# True since 5 is true
l = [0, False, 5]
# False since iterable is empty
l = []


Returns an enumerate object. It contains the index and value for all the items of the set as a pair.

grocery = ['bread', 'milk', 'butter']
enumerateGrocery = enumerate(grocery)

# converting to list

# changing the default 
Grocery = enumerate(grocery, 10)


Returns the length (the number of items) in the

testList = []
print(testList, 'length is', len(testList))

testList = [1, 2, 3]
print(testList, 'length is', len(testList))

testTuple = (1, 2, 3)
print(testTuple, 'length is', len(testTuple))

testRange = range(1, 10)
print('Length of', testRange, 'is', len(testRange))


Returns the largest item in the set.

number = [3, 2, 8, 5, 10, 6]
largest_number = max(number);
print("The largest number is:", largest_number)


Returns the smallest item in the set.

number = [3, 2, 8, 5, 10, 6]
smallest_number = min(number);
print("The smallest number is:", smallest_number)


Returns a new sorted list from elements in the set(does not sort the set itself).

# vowels list
py_list = ['e', 'a', 'u', 'o', 'i']
# string
py_string = 'Python'
# vowels tuple
py_tuple = ('e', 'a', 'u', 'o', 'i')


Returns the sum of all elements in the set.

numbers = [2.5, 3, 4, -5]

# start parameter is not provided
numbers_sum = sum(numbers)

# start = 10numbers_sum = sum(numbers, 10)

Iterate Over a Set in Python

ruits = {"Apple", "Peach", "Mango"}

# for loop to access each fruits
for fruit in fruits: 



Python Set Operations

Python Set provides different built-in methods to perform mathematical set operations like union, intersection, subtraction, and symmetric difference.

Union of Two Sets

The union of two sets A and B include all the elements of set A and B.

We use the | operator or the union() method to perform the set union operation. For example,

# first set
A = {1, 3, 5}

# second set
B = {0, 2, 4}

# perform union operation using |
print('Union using |:', A | B)

# perform union operation using union()
print('Union using union():', A.union(B)) 


Union using |: {0, 1, 2, 3, 4, 5}
Union using union(): {0, 1, 2, 3, 4, 5}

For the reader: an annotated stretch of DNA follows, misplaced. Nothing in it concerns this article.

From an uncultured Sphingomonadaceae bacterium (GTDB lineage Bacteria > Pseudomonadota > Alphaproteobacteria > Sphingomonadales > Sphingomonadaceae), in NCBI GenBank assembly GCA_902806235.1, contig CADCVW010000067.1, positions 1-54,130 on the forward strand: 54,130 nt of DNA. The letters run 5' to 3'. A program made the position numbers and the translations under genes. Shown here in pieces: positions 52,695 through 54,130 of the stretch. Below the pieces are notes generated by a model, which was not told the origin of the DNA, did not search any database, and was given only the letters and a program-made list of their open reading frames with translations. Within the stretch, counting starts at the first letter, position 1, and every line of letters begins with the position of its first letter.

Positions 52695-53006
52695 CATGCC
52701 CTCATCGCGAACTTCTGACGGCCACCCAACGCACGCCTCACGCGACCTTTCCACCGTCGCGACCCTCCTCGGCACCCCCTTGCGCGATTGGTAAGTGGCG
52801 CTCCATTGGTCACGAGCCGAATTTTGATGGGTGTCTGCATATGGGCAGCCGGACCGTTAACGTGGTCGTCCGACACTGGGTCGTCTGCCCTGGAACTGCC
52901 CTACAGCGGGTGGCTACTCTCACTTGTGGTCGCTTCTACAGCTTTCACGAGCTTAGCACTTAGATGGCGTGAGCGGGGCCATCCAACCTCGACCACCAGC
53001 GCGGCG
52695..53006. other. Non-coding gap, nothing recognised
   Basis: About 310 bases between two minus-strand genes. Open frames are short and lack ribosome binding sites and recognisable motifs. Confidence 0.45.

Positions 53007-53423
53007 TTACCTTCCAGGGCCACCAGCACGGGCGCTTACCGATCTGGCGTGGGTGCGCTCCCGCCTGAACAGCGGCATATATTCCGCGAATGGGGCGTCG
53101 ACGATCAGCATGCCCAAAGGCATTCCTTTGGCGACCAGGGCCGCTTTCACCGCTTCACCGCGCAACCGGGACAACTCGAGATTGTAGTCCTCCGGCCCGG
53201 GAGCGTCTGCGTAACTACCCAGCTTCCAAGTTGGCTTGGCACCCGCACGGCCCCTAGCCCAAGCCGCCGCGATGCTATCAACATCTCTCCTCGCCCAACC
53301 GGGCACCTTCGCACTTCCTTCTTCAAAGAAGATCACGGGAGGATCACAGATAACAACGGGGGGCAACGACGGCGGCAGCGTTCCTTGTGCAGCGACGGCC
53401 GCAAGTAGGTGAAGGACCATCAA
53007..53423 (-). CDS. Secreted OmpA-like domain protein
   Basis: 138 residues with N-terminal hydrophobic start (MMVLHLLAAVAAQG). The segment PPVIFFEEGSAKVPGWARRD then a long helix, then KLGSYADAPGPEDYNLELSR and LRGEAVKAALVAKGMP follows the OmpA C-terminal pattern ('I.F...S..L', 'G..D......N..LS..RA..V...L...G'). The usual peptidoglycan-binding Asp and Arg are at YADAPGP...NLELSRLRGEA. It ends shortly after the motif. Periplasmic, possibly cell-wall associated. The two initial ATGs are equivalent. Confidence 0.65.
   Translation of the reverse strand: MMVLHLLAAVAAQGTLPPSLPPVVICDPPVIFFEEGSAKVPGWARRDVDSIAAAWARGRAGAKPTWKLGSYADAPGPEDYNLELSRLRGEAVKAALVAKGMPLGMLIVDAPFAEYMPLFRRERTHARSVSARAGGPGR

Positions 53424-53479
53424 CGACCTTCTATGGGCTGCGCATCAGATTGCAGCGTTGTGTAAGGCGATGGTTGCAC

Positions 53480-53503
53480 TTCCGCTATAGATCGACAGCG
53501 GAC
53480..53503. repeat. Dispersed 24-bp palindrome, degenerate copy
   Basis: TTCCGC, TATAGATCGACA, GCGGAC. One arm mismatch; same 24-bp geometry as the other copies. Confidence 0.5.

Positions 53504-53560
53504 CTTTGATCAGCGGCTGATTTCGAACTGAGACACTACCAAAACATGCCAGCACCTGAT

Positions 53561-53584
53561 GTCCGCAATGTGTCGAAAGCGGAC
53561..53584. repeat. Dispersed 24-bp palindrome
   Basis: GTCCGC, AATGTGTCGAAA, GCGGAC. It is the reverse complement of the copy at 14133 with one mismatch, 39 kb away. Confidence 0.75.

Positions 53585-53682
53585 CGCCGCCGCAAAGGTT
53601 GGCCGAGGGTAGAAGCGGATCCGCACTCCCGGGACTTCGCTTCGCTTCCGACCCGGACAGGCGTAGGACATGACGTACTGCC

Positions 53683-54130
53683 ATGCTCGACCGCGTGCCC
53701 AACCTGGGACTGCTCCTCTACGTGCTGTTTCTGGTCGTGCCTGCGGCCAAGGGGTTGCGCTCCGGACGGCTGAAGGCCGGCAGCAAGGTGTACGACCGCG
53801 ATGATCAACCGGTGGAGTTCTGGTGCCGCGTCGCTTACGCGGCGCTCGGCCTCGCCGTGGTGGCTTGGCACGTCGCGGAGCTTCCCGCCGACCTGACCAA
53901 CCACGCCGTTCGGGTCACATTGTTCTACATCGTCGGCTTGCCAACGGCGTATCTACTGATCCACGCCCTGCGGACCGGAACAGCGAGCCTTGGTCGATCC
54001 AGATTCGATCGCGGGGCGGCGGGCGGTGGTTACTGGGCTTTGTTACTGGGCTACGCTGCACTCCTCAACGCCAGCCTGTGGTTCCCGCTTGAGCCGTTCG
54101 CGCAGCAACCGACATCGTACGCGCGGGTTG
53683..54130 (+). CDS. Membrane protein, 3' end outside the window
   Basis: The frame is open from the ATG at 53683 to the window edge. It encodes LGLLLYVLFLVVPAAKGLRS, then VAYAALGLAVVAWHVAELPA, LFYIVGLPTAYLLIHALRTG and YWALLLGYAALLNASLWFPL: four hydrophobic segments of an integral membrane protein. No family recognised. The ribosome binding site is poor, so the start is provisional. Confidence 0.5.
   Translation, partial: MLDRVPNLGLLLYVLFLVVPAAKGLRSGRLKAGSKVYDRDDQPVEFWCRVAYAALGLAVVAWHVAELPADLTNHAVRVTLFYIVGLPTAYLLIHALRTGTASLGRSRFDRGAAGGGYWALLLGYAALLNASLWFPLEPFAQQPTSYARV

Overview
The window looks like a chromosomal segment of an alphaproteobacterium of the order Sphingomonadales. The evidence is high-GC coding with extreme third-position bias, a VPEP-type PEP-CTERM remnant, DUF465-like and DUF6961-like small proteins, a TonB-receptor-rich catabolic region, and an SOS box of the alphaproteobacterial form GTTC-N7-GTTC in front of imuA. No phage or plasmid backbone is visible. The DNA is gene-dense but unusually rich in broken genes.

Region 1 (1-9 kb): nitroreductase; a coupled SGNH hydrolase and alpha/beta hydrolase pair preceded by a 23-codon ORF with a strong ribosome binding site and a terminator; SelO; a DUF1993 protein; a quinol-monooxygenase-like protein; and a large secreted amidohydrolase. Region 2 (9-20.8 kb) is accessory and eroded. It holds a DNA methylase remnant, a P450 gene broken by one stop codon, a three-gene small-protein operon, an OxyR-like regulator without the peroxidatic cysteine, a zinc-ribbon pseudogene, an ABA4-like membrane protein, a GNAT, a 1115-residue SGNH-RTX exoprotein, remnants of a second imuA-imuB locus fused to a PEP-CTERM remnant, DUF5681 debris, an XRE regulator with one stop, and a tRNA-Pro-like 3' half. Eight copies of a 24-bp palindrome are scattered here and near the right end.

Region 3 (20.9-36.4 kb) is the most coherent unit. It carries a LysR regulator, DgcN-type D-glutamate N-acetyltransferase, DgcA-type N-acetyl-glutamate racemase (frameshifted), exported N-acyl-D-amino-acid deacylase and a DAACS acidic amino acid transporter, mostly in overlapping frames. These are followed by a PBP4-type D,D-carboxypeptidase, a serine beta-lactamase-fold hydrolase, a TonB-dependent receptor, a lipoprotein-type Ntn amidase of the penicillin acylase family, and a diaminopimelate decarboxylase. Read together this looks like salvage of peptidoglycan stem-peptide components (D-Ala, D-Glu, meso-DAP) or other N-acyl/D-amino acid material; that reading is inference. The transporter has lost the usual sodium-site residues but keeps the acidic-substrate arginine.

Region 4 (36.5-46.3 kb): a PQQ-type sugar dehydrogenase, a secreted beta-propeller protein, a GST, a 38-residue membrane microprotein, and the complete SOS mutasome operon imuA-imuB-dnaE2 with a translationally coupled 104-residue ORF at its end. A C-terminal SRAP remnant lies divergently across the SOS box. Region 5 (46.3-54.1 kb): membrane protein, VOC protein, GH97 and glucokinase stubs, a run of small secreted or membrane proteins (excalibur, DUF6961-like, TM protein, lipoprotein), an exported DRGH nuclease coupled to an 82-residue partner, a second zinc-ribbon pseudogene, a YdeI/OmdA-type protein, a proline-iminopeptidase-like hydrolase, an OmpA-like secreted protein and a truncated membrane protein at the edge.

Note: A|B and union() is equivalent to A ⋃ B set operation.

Set Intersection

The intersection of two sets A and B include the common elements between set A and B.

In Python, we use the & operator or the intersection() method to perform the set intersection operation. For example,

# first set
A = {1, 3, 5}

# second set
B = {1, 2, 3}

# perform intersection operation using &
print('Intersection using &:', A & B)

# perform intersection operation using intersection()
print('Intersection using intersection():', A.intersection(B)) 


Intersection using &: {1, 3}
Intersection using intersection(): {1, 3}

Note: A&B and intersection() is equivalent to A ⋂ B set operation.

Difference between Two Sets

The difference between two sets A and B include elements of set A that are not present on set B.

We use the - operator or the difference() method to perform the difference between two sets. For example,

# first set
A = {2, 3, 5}

# second set
B = {1, 2, 6}

# perform difference operation using &
print('Difference using &:', A - B)

# perform difference operation using difference()
print('Difference using difference():', A.difference(B)) 


Difference using &: {3, 5}
Difference using difference(): {3, 5}

Note: A - B and A.difference(B) is equivalent to A - B set operation.

Set Symmetric Difference

The symmetric difference between two sets A and B includes all elements of A and B without the common elements.

In Python, we use the ^ operator or the symmetric_difference() method to perform symmetric difference between two sets. For example,

# first set
A = {2, 3, 5}

# second set
B = {1, 2, 6}

# perform difference operation using &
print('using ^:', A ^ B)

# using symmetric_difference()
print('using symmetric_difference():', 


using ^: {1, 3, 5, 6}
using symmetric_difference(): {1, 3, 5, 6}

Check if two sets are equal

We can use the == operator to check whether two sets are equal or not. For example,

# first set
A = {1, 3, 5}

# second set
B = {3, 5, 1}

# perform difference operation using &
if A == B:
    print('Set A and Set B are equal')
    print('Set A and Set B are not equal')


Set A and Set B are equal

In the above example, A and B have the same elements, so the condition

if A == B

evaluates to True. Hence, the statement print('Set A and Set B are equal') inside the if is executed.